INTRODUCTION 19 some cases. In the response to COVID-19, Bias-Robinson said she has been consulting with schools in the District of Columbia and Maryland to help them remain connected to their families, as this is the basis and foundation of how families receive information and support. Often, families trust their schools and school leaders to deliver these services, she concluded. Bergeron said the message of the importance of schools cannot be over- emphasized. Going where affected people are is the “whole point” of disas- ter services, and schools are where people are. She said that OHS has made efforts to better align early education—predominantly via Head Start—with school systems to create one response stream rather than separate, siloed responses for children younger than 5 years and those older than 5 years. Bergeron stated that better alignment would improve the effectiveness of responses to children in disasters. Incorporating Adverse Childhood Events into Disaster Response Systems A participant asked how the ACE framework has affected ACF’s infra- structure and systems design for addressing the needs of children and youth before, during, and after natural disasters. Bergeron said that a recent example is the listing of trauma-informed care in OHS funding for quality improvements, indicating that resources need to be designated specifically for that purpose. She said trauma-informed care applies before, during, and after a disaster. Programs aligned with ACEs and that train their staff are programmatically prepared for dealing with the trauma of disaster. She said that she is not able to speak specifically about other offices’ particular approaches to ACEs, but in general, there is a better understanding of the effect of trauma on brain development and on the importance of funneling resources toward mitigating those effects. This includes specific approaches with proven outcomes that enable professionals to be more responsive. From her experience in education, Bergeron said teachers often do not have a repertoire of trauma training; thus, many people interacting with children need that support. She therefore concluded that preparation is not solely about the child, but rather about the entire operation. PREPUBLICATION COPY—Uncorrected Proofs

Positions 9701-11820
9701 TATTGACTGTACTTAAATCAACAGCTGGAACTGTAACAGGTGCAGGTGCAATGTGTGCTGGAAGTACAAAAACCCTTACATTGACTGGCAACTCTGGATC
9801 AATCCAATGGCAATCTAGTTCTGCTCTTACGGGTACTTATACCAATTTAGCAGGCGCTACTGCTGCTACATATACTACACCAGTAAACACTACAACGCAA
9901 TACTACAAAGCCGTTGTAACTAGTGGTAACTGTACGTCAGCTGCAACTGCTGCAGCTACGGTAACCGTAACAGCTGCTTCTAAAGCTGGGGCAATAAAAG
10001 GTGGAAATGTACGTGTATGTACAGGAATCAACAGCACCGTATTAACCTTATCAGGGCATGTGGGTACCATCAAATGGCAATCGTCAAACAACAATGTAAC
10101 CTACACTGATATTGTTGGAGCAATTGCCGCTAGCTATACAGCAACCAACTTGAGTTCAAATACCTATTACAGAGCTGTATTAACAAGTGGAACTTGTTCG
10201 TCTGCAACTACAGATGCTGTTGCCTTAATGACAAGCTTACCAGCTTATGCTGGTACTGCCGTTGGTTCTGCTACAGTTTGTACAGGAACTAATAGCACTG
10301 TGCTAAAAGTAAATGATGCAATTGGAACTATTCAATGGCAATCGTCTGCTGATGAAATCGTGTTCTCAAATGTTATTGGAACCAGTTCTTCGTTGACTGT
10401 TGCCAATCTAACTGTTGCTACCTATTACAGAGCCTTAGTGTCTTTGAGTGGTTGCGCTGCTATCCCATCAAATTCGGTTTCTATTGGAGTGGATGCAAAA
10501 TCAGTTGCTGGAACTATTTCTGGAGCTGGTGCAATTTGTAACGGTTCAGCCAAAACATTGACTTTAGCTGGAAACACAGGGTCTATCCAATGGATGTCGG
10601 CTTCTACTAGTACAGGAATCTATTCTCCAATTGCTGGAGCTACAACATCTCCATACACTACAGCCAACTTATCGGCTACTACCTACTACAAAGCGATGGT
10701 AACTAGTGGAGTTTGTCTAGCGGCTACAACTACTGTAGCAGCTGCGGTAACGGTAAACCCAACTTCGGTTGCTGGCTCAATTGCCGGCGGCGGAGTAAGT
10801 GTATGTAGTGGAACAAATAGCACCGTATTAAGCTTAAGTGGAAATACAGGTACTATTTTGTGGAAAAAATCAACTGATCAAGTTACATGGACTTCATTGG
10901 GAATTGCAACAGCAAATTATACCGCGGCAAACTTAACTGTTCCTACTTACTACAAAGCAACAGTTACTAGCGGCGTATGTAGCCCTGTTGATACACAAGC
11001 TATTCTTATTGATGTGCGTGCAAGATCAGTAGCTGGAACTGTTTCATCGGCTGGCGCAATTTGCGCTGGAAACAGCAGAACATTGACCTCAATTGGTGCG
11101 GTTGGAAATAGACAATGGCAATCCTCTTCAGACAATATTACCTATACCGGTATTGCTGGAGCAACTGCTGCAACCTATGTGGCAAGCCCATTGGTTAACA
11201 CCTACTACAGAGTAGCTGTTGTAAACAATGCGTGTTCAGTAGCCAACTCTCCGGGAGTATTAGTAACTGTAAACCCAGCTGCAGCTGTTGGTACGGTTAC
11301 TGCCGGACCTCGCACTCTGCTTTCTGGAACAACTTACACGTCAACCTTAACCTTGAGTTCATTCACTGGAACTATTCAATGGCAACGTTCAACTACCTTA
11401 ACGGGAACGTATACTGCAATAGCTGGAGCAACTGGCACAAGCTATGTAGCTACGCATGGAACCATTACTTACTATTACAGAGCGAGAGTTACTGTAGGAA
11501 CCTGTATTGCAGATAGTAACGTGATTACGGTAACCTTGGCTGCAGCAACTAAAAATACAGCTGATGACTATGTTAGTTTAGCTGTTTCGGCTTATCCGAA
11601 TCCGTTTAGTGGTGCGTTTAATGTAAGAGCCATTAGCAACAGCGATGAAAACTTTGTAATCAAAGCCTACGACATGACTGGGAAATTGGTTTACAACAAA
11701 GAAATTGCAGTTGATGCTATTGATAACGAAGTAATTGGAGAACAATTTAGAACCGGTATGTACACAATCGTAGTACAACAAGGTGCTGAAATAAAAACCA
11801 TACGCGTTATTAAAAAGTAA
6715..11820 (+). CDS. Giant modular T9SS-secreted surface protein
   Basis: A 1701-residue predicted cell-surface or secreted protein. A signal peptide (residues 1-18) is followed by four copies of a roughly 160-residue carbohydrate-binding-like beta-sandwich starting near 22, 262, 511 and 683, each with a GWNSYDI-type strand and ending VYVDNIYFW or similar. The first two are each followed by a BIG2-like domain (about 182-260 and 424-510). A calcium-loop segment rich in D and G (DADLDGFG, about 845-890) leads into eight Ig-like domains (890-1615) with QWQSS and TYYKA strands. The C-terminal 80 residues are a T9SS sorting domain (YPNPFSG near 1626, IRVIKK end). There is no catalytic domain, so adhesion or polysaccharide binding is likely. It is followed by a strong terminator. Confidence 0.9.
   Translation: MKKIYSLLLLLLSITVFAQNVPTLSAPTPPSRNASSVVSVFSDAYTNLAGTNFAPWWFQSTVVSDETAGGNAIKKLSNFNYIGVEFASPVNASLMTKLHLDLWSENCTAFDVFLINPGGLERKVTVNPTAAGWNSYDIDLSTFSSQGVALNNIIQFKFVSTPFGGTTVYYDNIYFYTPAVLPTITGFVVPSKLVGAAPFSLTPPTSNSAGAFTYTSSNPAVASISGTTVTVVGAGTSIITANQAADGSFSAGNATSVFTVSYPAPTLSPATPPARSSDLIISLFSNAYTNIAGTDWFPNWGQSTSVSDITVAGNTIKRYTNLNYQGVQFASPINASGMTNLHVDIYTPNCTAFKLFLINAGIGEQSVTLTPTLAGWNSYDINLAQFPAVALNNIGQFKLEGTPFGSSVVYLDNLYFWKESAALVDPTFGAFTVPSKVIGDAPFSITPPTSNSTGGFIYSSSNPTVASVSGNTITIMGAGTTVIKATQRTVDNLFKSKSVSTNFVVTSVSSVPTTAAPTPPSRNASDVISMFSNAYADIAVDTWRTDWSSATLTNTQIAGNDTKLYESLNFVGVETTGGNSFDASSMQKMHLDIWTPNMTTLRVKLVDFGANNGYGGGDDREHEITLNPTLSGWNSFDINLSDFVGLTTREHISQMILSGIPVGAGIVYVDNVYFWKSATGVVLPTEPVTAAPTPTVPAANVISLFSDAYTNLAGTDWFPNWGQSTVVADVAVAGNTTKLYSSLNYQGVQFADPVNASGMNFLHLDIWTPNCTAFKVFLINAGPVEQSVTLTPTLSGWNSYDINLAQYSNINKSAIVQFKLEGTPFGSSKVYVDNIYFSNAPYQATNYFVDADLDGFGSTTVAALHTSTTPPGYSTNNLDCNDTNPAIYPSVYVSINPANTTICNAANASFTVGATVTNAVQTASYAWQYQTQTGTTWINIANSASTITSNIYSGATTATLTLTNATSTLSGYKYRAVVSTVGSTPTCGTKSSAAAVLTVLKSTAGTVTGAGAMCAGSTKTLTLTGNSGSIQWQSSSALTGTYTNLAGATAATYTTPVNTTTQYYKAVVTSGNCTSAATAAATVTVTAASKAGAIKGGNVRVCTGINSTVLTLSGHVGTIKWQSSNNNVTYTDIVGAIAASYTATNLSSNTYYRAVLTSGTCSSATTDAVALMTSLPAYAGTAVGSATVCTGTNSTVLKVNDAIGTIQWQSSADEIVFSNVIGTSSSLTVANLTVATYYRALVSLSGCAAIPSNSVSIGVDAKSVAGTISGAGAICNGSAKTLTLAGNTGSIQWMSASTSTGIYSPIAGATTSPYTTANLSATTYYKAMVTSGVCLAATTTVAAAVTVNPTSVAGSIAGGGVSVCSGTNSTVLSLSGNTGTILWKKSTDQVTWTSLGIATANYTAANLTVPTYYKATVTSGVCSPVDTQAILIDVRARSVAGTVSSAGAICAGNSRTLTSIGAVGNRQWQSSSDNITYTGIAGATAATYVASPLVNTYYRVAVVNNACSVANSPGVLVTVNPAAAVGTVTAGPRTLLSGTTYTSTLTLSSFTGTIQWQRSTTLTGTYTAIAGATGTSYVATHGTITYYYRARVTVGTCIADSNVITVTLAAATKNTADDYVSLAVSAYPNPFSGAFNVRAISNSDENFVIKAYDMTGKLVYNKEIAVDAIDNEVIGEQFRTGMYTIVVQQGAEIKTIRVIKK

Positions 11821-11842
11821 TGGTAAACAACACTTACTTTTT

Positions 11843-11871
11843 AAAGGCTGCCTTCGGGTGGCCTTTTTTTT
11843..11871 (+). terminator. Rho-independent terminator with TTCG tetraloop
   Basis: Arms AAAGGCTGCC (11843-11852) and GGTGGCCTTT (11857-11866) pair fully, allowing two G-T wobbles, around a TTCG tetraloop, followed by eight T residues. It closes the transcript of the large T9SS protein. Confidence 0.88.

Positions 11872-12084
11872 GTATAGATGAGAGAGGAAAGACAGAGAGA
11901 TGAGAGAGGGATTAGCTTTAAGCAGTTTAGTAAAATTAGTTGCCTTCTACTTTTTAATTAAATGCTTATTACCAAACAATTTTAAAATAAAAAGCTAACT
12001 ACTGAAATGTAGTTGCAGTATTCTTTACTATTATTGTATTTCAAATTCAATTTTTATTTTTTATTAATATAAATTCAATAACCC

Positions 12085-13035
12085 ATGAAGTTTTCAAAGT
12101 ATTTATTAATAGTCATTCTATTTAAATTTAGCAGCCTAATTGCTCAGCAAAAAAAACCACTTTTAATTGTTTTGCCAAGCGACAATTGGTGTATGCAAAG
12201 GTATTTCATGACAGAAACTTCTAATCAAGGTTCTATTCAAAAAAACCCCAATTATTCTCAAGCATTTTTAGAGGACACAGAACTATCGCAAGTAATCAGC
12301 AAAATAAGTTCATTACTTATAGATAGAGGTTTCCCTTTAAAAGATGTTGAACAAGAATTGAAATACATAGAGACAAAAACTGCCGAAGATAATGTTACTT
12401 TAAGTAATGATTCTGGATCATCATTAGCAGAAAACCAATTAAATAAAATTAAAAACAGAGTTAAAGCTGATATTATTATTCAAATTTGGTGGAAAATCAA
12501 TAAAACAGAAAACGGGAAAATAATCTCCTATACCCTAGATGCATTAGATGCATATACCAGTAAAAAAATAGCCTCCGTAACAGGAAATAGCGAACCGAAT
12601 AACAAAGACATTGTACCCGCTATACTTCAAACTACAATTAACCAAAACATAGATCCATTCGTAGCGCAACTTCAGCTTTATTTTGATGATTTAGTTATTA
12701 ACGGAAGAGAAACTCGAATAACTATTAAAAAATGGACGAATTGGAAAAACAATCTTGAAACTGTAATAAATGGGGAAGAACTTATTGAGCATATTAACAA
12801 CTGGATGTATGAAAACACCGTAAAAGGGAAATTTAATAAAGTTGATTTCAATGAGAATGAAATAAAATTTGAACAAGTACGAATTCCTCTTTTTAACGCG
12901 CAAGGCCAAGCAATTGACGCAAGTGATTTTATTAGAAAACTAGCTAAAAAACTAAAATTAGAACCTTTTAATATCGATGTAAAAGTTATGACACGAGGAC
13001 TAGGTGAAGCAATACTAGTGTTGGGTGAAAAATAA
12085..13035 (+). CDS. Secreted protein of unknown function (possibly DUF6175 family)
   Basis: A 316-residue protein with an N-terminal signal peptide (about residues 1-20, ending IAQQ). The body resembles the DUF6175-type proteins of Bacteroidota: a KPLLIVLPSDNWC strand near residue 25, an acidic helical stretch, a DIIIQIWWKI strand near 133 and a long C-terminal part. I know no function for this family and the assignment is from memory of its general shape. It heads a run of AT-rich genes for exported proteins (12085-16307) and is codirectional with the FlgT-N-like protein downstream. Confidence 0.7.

PREPUBLICATION COPY—Uncorrected Proofs

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To explore issues related to the effects of disasters on children and youth and lessons learned from experiences during previous disasters, the virtual workshop From Hurricane Katrina to Paradise Wildfires, Exploring Themes in Disaster Human Services was convened on July 22 and 23, 2020, by the National Academies of Sciences, Engineering, and Medicine. The workshop was designed to focus on families engaged with federal, state or local supportive programs prior to disasters. Additional areas of focus were the coordination of disaster response efforts and the transition to reestablishing routine service delivery programs post-disaster by human services, social services, and public health agencies at the state, local, tribal, and territorial levels. The workshop was also intended to provide a platform for highlighting promising practices, ongoing challenges, and potential opportunities for coordinated delivery and restoration of social and human services programs. This publication summarizes the presentations and discussion of the workshop.